October 22, 2019

UNESCO halts Israel’s Jewish history show after Arab nations protest

[For documents related to this article, see below]

UNESCO, the United Nations Educational, Scientific and Cultural Organization, abruptly and indefinitely postponed the Jan. 20 opening of an exhibition in Paris on the 3,500-year history of Jews in the land of Israel, after a representative from the Arab League wrote a last-minute letter expressing “great disapproval.”

The origin of the exhibit goes back to October 2011, immediately following UNESCO’s decision to admit Palestine as a full member state. UNESCO then worked for two years with the show’s co-sponsor, the Los Angeles-based Simon Wiesenthal Center, to create the show titled “People, Book, Land – The 3,500 Year Relationship of the Jewish People to the Holy Land.” UNESCO personnel had vetted each of 30 informational panels that were to be displayed in the exhibition, and it had convened its own group of outside academic expert overseers, who forced a few key changes to the exhibition, including removing the word “Israel” from the show’s title.

The display’s materials had already arrived at UNESCO House in Paris, thousands of invitations to the opening had already been mailed, and many dignitaries and supporters of the Wiesenthal Center had already made travel arrangements when Abdulla Alneaimi, a delegate to UNESCO from the United Arab Emirates, wrote on Jan. 14 to UNESCO, urging the organization to cancel the exhibition.

[Related: U.S. presses UNESCO on cancellation]

“The subject of this exhibition is highly political, though the appearance of the title seems trivial,” wrote Alneaimi, chairman of the Arab group of countries with delegates to UNESCO. “Even more serious, the defense of this theme is one of the reasons used by the opponents of peace within Israel, and the publicity that will accompany and surely follow the exhibit can only cause damage to the ongoing peace negotiations, and the constant efforts of Secretary of State John Kerry, as well as the neutrality and objectivity of UNESCO.”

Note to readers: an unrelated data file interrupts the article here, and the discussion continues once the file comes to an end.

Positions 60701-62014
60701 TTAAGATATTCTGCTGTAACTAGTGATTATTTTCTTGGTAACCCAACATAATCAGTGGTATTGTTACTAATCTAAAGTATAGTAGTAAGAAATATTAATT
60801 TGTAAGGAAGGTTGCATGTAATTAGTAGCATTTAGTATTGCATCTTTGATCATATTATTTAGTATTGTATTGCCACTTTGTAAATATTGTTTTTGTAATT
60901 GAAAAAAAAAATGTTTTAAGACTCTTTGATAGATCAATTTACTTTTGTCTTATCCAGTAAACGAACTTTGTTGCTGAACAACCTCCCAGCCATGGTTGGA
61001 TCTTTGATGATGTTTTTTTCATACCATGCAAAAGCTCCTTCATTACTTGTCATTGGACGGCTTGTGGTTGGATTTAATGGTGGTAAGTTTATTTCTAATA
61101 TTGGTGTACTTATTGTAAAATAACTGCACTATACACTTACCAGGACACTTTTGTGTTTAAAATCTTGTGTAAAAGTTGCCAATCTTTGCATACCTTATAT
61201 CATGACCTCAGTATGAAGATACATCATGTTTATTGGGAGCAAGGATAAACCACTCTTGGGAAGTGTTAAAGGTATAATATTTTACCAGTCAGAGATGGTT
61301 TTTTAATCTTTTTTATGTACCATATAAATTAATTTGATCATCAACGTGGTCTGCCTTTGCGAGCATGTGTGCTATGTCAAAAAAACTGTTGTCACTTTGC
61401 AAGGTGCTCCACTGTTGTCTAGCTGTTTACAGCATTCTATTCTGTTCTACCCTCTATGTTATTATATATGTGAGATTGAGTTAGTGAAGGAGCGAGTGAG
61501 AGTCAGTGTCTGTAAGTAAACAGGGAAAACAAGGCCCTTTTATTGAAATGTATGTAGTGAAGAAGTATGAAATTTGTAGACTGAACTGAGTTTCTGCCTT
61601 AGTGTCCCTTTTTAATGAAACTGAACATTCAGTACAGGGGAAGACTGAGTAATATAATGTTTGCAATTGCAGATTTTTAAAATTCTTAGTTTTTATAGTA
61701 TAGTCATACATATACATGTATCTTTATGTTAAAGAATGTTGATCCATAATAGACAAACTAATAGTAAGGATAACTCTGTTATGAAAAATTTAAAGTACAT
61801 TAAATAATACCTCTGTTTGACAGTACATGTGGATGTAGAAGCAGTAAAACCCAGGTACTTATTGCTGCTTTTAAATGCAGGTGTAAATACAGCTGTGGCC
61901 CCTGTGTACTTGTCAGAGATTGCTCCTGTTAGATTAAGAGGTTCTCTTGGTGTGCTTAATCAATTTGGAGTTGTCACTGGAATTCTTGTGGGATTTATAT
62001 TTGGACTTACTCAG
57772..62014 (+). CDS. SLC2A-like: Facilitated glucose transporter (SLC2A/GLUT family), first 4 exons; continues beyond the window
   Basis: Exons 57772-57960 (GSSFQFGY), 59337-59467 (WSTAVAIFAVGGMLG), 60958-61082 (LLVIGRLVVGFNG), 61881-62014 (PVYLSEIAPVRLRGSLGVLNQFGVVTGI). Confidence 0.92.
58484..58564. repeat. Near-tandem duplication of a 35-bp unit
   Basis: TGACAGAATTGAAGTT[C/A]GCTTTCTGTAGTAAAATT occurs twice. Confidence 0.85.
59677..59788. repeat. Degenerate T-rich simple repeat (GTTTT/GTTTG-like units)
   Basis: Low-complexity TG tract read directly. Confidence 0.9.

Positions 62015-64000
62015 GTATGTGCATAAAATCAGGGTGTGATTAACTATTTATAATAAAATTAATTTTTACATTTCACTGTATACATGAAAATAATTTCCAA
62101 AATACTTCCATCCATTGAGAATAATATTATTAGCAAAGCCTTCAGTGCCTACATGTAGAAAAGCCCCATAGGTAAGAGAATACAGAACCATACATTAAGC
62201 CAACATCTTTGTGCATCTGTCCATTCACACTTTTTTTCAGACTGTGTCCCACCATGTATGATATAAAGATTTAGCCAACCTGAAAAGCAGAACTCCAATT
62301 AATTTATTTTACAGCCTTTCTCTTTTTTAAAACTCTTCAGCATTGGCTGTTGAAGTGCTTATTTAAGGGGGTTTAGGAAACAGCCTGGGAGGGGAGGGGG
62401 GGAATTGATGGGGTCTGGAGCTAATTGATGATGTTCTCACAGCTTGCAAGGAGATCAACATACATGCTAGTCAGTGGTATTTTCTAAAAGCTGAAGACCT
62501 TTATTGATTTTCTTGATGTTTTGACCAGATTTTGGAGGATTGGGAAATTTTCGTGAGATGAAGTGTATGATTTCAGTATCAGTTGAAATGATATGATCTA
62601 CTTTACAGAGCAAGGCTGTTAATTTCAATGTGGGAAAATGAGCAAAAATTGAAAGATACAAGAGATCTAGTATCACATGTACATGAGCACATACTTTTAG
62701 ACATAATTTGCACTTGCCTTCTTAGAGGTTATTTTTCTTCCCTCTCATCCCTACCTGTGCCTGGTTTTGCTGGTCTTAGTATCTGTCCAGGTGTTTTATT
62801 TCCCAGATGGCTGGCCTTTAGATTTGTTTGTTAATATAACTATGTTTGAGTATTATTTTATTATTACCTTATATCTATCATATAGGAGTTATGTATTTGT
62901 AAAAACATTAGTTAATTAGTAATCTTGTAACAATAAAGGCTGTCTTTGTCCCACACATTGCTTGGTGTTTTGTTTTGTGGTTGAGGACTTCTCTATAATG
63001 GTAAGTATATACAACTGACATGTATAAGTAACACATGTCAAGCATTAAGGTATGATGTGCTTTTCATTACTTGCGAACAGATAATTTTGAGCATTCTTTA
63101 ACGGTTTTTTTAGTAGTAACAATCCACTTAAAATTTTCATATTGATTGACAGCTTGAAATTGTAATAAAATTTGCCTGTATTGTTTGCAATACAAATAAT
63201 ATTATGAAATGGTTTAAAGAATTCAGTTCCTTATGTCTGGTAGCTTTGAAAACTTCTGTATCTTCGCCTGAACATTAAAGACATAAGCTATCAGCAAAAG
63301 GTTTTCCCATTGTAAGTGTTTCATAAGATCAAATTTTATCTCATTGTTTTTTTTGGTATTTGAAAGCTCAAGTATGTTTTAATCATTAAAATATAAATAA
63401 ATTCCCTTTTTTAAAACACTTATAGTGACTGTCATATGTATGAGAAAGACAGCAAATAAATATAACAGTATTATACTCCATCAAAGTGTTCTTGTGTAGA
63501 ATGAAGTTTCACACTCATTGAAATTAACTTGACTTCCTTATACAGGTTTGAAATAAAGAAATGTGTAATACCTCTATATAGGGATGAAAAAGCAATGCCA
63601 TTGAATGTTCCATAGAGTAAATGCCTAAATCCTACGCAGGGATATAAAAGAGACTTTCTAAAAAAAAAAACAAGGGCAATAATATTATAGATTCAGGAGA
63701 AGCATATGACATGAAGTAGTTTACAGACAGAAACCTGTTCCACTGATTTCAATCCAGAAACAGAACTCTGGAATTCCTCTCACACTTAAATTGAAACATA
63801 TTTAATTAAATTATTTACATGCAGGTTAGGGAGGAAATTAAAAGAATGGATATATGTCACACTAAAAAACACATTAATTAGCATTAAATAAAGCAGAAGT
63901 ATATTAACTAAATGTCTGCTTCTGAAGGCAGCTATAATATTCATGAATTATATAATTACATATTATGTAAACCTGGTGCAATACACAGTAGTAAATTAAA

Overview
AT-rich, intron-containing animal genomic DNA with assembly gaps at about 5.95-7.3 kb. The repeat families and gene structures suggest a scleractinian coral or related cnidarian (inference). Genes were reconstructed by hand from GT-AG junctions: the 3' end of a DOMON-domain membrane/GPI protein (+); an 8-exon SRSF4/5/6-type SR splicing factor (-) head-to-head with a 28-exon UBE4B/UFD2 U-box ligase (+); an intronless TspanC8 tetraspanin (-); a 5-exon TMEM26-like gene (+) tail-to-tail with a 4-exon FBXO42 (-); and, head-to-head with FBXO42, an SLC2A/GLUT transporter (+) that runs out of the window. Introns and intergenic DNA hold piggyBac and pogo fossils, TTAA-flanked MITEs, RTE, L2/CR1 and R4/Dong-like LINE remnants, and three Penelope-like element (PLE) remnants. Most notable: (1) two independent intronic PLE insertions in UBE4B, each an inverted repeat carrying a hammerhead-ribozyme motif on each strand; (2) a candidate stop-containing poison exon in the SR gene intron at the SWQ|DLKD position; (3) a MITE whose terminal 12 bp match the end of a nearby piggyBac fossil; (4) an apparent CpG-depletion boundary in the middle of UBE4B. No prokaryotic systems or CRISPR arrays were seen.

Rabbi Marvin Hier, dean and founder of the Wiesenthal Center, labeled UNESCO’s decision a sign of the organization’s inherent bias against Israel and Jews.

“UNESCO has fully adopted the Arab narrative of the history of the Middle East,” Hier said. “The Arab world is not interested in such an exhibition. Such an exhibition goes against their narrative that the world forced Israel upon them as a result of World War II.” 

Hier said he first broached the possibility of UNESCO co-sponsoring an exhibition about the millennia-long Jewish connection to Israel on Oct. 31, 2011, the same day UNESCO granted full membership to Palestine as an official state. Six months later, UNESCO Director-General Irina Bokova visited Los Angeles and signed onto the idea of the exhibition. UNESCO agreed to host the exhibition; the Wiesenthal Center committed to fund the entire cost – more than $100,000 – and hired Robert S. Wistrich, a professor of European and Jewish history at the Hebrew University in Jerusalem, to compose the texts for the displays. 

Three other nations – Israel, Canada and Montenegro – joined as co-sponsors of the exhibit. Rabbi Abraham Cooper, associate dean of the Wiesenthal Center invited the United States to join as an official co-sponsor as well, but in a letter on Jan. 9, 2014, a State Department staff member declined, citing the “sensitive juncture in the ongoing Middle East peace process.”

Hier called the U.S. decision not to co-sponsor the exhibit, “very problematic,” and even speculated that, had the U.S. joined on, UNESCO might not have postponed the exhibit.

“Had the United States come in as a partner, [UNESCO] would have been frightened,” Hier said.

Hier is still holding out hope that the U.S. will support this exhibition, which asserts the longstanding connection between the land of Israel and the Jewish people. He said he has contacted a member of the Obama administration to urge the U.S. to take a stronger stand.